Power Consumption

The original Phenom was hardly power efficient. Especially in a dual-core configuration the 7850 has a fairly wasteful L3 cache built on a 65nm manufacturing process; if you care about thermal output or power consumption the Athlon X2 7850 is no match for the Pentium E5300. The latter is built on the same 45nm process as Intel’s Core i7 and is incredibly mature at this point.

Idle Power Consumption

Load Power Consumption (x264 HD 1st Pass)

At idle our Athlon X2 7850 and Pentium E5300 systems consumed the same amount of power, but under load the 7850 needed an extra 40W.

Final Words

Sometimes the comparisons you think may be most difficult are the easiest to call. The competition at $70 is actually pretty well defined. Intel has the advantage in nearly all of our non-gaming tests; the E5300 is anywhere from 0 - 20% faster in most cases than the Athlon X2 7850. On top of the actual performance advantage, there’s a power advantage too. With the E5300 you’re getting a 45nm chip that can be cooled by a very low profile heatsink or kept nearly silent with a larger one. In either case you’ll have a cooler running computer, slightly lower power bill, and a more pleasant experience come summer.

If you’re building a gaming box however, the recommendation shifts entirely the other way. The Athlon X2 7850 is the clear winner in gaming performance, significantly outperforming the E5300. In gaming tests the E5300 is simply too cache starved and without an on-die memory controller, each trip to main memory is too costly to compete with the 7850.

The only difficulty comes in if you do both of these things - if you’re building a machine that will be used for demanding 3D games and other CPU intensive work. In that case it boils down to which you care about more and whether or not power consumption matters.

Quite possibly the most interesting take away from this review is that with the Pentium E5300 Intel delivers, at $74, a CPU that is faster than the original Core 2 Duo E6400. And as such, it's also faster than every single Pentium 4 ever made. If you're looking to upgrade from an older Pentium 4 system, it'll cost a lot less than you might guess.

Gaming Performance
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  • just4U - Tuesday, April 28, 2009 - link

    I don't agree about intel being the clear choice, (enthusiast or otherwise)

    You have to factor in boards being used to. Chances are most that are looking for a bottom feeder budget build will be using integrated chipsets. The 780g/v brings so much more to the table over what we currently get from intel offerings..

    That was a key sticking point for me.. and I think it really makes the choice a hard one to make unless your brand loyal, or a overclocker looking for a cheap cpu based around a competent setup.
    Reply
  • nubie - Wednesday, April 29, 2009 - link

    Depends on what you need, I went for a 650i motherboard with a single PCIe slot for an 8600GTS ( the 2ghz ram actually seems to help with the 128-bit bus). It was $40, and you can get that deal yourself.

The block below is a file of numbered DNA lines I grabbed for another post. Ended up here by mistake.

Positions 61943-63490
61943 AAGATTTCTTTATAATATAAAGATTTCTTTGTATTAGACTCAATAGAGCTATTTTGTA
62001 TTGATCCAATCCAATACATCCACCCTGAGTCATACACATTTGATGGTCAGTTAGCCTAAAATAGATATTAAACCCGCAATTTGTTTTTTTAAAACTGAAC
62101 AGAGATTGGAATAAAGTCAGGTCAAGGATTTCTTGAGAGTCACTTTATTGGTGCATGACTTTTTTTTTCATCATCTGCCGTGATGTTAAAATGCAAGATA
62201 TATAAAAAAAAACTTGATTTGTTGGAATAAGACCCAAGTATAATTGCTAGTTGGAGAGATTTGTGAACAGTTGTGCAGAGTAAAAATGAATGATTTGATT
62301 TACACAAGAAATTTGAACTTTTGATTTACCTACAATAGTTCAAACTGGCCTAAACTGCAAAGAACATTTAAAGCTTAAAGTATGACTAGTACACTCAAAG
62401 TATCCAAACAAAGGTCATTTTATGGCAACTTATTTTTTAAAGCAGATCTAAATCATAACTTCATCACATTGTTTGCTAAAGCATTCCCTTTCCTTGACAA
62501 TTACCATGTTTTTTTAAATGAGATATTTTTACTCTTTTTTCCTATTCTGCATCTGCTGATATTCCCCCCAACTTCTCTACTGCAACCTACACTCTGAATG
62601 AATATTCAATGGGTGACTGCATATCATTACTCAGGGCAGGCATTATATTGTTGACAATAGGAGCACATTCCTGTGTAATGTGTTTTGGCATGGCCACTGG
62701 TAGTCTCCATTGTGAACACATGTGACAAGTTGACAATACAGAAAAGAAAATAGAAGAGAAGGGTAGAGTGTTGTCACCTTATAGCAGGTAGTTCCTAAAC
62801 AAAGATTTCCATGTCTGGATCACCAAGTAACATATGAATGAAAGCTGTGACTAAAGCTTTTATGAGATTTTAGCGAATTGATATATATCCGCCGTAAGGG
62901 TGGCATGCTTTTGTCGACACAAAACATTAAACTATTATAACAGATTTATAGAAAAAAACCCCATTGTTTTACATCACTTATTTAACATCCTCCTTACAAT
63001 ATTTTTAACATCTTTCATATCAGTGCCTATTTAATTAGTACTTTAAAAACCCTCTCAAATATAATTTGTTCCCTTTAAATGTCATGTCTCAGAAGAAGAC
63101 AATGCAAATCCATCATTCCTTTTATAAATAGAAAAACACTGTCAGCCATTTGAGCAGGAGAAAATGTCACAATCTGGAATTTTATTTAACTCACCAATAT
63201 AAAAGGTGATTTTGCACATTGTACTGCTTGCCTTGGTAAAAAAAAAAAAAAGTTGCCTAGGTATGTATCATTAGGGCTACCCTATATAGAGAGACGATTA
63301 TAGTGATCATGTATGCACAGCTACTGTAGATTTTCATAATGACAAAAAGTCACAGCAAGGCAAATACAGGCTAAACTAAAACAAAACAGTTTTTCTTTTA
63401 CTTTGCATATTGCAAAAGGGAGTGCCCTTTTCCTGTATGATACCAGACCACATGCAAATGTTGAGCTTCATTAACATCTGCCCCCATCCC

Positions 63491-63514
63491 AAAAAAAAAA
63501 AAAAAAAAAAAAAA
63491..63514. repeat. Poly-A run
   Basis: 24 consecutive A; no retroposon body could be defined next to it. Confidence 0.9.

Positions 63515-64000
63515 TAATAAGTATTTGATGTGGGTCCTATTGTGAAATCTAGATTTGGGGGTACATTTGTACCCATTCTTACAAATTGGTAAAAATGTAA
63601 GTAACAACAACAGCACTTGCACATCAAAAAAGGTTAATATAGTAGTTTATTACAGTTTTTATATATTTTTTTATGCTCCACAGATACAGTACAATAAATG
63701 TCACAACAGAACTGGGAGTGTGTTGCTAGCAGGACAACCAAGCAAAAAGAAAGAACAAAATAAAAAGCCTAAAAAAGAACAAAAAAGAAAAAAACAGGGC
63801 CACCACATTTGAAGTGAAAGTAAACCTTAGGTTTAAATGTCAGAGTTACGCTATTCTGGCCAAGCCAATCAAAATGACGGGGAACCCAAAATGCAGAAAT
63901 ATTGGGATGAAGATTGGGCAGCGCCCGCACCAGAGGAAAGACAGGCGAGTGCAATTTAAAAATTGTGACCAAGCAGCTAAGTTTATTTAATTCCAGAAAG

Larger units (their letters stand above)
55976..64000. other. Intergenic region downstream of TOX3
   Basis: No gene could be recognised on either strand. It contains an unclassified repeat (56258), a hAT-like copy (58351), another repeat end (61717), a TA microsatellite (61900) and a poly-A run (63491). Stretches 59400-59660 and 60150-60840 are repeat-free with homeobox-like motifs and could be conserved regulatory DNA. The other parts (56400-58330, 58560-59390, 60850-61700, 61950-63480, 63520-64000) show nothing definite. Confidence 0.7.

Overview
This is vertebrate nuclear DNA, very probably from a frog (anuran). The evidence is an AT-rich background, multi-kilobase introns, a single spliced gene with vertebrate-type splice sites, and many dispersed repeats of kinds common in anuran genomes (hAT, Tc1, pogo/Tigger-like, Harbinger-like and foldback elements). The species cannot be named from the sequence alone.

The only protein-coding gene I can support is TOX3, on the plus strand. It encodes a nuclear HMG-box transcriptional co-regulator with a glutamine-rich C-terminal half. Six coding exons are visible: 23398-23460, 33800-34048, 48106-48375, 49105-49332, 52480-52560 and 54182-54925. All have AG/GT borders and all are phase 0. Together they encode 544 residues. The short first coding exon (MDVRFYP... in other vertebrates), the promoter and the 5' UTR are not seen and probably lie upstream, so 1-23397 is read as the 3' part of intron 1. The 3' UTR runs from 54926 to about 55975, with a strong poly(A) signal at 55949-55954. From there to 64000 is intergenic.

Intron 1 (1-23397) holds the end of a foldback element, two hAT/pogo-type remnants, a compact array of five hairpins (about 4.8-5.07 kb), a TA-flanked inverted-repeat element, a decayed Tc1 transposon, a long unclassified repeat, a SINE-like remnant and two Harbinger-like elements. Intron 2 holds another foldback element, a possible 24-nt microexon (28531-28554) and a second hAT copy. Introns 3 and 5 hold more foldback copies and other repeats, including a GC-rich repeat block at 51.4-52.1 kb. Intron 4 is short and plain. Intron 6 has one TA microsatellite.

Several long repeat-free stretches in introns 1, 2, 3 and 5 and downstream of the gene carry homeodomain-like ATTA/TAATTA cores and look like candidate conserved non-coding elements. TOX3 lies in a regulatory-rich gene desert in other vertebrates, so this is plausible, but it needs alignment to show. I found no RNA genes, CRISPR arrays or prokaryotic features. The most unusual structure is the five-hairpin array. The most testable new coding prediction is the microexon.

I doubt for $140 you can beat a 3.3-3.4 ghz core2 with an 8600GTS.
    Reply
  • soydeedo - Tuesday, April 28, 2009 - link

    Yeah, that's what I was thinking. Reply
  • Zaitsev - Tuesday, April 28, 2009 - link

    I was hoping to see a few words on OCing as well. I mean, having two cores disabled should yield some more headroom than the quad core parts, right? Reply
  • Anand Lal Shimpi - Tuesday, April 28, 2009 - link

    I didn't have time to test overclocking for this article but if there's enough demand we can definitely look at how the two compare. The E5300 has a good amount of headroom thanks to its 45nm process, I'd expect the standings to remain the same if not widen in favor of Intel.

    Take care,
    Anand
    Reply
  • cpeter38 - Wednesday, April 29, 2009 - link

    Please do OC the chip ...

    Reply
  • crimson117 - Tuesday, April 28, 2009 - link

    OC results on these two budget CPUs would be great - but it'd be best if it were normalized somehow...

    1. Same price-class motherboards, around $100 or less to match the low-cost CPUs
    2. Same exact ram modules
    3. Same heatsink, or limit it to included stock heatsinks

    , and re-run just a few choice benchmarks.

    Would make for a great blog post :)
    Reply
  • Viditor - Wednesday, April 29, 2009 - link

    While you're at it, you should unlock the other 2 cores as well...

    http://www.atomicmpc.com.au/News/143621,amd-x2s-ar...">http://www.atomicmpc.com.au/News/143621,amd-x2s-ar...

    Reply
  • johnsonx - Wednesday, April 29, 2009 - link

    I've read dozens of articles and posts claiming that you can unlock the extra core(s) in the new X2's and X3's, and exactly ZERO telling how to actually do it. Is this some sort of urban legend?
    Reply
  • ssj4Gogeta - Tuesday, April 28, 2009 - link

    Yes we'd definitely like to see OC results. I'm sure after OC'ing both chips to their max. gaming performance will be significantly better on the Intel part too. Reply

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